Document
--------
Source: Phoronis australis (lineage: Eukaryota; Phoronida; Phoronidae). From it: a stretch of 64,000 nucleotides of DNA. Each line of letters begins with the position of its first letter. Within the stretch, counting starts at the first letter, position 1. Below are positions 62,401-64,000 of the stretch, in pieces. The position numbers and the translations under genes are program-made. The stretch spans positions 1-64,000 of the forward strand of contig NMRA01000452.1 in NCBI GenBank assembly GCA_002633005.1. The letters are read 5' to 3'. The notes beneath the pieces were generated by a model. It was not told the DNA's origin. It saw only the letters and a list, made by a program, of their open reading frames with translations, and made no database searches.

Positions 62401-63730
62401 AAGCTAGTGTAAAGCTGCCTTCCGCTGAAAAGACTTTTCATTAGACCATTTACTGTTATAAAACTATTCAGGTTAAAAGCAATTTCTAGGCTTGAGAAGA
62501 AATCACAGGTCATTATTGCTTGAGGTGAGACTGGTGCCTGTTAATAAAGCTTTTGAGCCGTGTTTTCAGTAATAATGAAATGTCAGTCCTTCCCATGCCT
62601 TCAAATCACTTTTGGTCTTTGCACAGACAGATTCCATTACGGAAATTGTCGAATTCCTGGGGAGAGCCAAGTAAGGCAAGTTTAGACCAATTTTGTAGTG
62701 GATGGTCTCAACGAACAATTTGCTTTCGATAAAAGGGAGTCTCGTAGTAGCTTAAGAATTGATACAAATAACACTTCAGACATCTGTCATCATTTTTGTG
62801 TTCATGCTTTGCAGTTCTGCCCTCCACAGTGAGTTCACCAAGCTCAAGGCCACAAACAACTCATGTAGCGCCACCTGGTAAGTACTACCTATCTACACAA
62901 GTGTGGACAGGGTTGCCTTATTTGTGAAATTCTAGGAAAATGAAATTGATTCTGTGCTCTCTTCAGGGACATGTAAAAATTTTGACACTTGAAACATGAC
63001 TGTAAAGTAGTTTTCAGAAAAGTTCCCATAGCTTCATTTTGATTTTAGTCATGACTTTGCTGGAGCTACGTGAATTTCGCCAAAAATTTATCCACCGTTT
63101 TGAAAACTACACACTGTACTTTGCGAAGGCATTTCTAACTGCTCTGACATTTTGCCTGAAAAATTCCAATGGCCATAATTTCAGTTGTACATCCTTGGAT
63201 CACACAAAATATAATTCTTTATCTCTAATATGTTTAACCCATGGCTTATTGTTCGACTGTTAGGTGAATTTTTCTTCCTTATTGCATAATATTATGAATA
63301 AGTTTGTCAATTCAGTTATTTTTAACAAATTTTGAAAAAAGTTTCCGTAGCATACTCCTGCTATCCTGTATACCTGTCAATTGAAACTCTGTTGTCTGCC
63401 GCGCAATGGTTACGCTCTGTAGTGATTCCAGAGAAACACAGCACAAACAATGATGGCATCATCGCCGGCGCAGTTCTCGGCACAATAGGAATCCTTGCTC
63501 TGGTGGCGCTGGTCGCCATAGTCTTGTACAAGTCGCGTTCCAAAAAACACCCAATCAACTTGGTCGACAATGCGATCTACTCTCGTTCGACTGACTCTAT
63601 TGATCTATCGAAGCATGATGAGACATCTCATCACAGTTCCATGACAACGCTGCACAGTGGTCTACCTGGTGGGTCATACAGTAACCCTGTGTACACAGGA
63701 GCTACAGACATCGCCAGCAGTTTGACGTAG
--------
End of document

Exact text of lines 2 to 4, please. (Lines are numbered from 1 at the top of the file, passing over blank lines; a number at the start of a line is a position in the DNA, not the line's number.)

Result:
Positions 62401-63730
62401 AAGCTAGTGTAAAGCTGCCTTCCGCTGAAAAGACTTTTCATTAGACCATTTACTGTTATAAAACTATTCAGGTTAAAAGCAATTTCTAGGCTTGAGAAGA
62501 AATCACAGGTCATTATTGCTTGAGGTGAGACTGGTGCCTGTTAATAAAGCTTTTGAGCCGTGTTTTCAGTAATAATGAAATGTCAGTCCTTCCCATGCCT